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Old October 20, 2014, 10:06 PM   #1
jerad188
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Why is my case getting bulged out?

Ruger 204 , when I go to seat the bullet, SOMETIMES (not always) my bullets come out like this up by the neck
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Old October 20, 2014, 10:46 PM   #2
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Are your cases all the same length?

If any are a little longer they could be hit by the seating die

You can try backing the die out a tiny bit, and readjusting the seating stem
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Old October 20, 2014, 10:48 PM   #3
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If you are not chamfering the inside case neck you should start. Aside from that your seater die should be adjusted up a half turn and again return your overall length to spec. Are you crimping the neck at all? There is no need to crimp this round.
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Old October 20, 2014, 11:02 PM   #4
condor bravo
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Somewhat of a common problem. Simply you are crimping wifh too much force which causes the shoulder to collapse. Back off on the seating die to lessen the force that is applied to the crimping shoulder within the die. The rounds as is will no doubt not chamber. Dissasemble those
and resize the cases.

Last edited by condor bravo; October 20, 2014 at 11:20 PM.
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Old October 21, 2014, 05:30 AM   #5
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Thanks all, will do
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Old October 21, 2014, 06:22 AM   #6
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But if I remember correctly I raised the case in the die and it went smooth and didn't bottom out, then I put the bullet in and waa-laa, crushed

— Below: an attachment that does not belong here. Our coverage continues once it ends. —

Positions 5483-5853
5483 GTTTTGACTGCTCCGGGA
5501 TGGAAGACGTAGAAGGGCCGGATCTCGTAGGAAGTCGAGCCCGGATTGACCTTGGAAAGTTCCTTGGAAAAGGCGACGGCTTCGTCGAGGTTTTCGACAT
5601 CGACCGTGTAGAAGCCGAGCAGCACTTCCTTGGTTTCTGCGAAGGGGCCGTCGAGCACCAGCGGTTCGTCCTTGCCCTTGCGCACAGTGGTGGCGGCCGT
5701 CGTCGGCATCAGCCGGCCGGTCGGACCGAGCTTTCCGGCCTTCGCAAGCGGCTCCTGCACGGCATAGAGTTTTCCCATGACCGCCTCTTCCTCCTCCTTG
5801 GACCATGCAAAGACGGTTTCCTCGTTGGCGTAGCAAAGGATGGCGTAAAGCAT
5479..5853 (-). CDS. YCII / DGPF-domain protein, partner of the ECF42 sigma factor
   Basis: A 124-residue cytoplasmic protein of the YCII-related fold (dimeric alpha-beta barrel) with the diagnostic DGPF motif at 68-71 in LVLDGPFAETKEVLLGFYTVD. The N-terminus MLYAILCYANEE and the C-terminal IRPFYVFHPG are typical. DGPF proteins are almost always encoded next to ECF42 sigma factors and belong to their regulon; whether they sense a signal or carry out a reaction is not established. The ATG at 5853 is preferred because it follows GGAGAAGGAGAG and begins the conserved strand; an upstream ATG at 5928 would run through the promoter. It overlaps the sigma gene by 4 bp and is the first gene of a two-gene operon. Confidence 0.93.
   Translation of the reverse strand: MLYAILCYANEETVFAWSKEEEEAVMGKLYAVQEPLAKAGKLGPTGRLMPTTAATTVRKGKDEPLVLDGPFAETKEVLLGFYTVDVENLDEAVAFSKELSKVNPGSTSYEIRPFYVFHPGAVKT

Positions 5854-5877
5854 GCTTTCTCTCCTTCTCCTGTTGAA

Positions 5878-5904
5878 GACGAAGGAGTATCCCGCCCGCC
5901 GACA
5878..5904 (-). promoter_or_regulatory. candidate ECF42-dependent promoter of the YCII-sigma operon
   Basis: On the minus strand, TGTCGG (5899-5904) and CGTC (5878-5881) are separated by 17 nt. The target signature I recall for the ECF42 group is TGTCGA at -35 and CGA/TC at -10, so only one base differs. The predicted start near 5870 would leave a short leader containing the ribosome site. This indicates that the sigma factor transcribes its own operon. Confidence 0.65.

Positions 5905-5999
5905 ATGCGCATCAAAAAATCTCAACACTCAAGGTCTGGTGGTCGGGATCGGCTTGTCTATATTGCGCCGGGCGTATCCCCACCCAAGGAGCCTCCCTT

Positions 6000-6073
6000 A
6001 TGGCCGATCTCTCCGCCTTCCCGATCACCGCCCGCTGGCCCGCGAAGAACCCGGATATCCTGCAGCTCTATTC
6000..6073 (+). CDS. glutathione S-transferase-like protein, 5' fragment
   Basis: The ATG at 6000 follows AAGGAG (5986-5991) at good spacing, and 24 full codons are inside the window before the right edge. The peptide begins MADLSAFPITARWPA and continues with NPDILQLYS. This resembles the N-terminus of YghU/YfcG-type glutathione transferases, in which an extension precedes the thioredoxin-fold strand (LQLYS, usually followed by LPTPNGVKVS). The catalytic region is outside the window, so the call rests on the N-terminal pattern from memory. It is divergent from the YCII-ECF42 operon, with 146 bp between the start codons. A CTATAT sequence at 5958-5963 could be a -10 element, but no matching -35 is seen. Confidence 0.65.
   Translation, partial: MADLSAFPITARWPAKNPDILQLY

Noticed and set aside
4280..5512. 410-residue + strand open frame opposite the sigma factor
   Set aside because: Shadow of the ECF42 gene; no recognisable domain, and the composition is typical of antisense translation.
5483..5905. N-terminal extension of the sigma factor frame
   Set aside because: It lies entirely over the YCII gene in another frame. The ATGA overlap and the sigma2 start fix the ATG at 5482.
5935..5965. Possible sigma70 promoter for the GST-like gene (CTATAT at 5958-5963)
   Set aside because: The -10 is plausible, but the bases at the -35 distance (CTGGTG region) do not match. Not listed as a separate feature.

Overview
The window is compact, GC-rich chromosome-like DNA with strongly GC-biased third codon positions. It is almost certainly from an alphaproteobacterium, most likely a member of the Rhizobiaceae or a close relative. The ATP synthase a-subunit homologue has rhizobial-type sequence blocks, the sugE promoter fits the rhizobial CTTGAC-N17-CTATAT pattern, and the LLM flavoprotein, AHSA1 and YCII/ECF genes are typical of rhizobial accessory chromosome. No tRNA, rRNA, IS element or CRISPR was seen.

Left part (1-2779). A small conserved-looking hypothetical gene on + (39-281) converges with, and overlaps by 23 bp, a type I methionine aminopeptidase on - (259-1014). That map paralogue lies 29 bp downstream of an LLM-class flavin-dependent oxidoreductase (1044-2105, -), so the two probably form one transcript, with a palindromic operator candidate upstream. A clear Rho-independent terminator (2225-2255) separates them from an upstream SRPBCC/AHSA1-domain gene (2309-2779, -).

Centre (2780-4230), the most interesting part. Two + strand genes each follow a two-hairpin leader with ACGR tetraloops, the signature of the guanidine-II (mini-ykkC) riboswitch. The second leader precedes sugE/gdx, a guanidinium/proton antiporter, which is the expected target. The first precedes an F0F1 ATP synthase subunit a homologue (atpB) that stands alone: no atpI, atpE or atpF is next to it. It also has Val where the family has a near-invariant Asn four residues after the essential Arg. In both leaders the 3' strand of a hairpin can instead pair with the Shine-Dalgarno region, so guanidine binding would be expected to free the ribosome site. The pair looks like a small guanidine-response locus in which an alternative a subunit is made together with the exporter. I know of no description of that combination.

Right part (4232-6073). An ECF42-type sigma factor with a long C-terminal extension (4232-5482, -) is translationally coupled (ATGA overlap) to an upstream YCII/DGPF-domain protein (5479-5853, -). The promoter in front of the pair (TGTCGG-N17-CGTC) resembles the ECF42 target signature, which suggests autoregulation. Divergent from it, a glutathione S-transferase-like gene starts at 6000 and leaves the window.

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Old October 21, 2014, 07:14 AM   #7
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I got a lot of those when I first started doing rifle cartridges. I made the mistake of trying to crimp them while seating the bullet like I do with pistol cartridges. Back your die out so that it does not crimp, and then readjust dept with bullet seater stem.

The reason it does not do it to all is slight variations in case length.
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Old October 21, 2014, 07:38 AM   #8
steve4102
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This is a classic sign of the seating die not adjusted properly.

Take a sized trimmed case and place it into the shell holder.

Raise the ram all the way to the top.

Screw the seating die into the press until you feel it make contact the case mouth.

Back the die OUT of the press at least one full turn and lock it down.
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Old October 21, 2014, 08:00 AM   #9
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Quote:
I raised the case in the die and it went smooth and didn't bottom out, then I put the bullet in and waa-laa, crushed
Why would you run a case into the die for the purpose of checking your die position? If you run the neck into the crimp zone of the die, enough to unknowingly change the neck dimension, what do you think is going to happen when you then cram a bullet into the case? Viola!

The only way to insure that you are not crimping as you seat, is to raise your ram and run your die down til it touches the shell holder, then back your die out two or three turns. Place a case in the shell holder with a bullet and start seating it. If you feel or see any indication of crimp engagement, stop and further adust the die off the shell holder. As noted by snyper, a long case will occassionally gum up the works. It is much easier to sort out the long brass than disassemble rounds.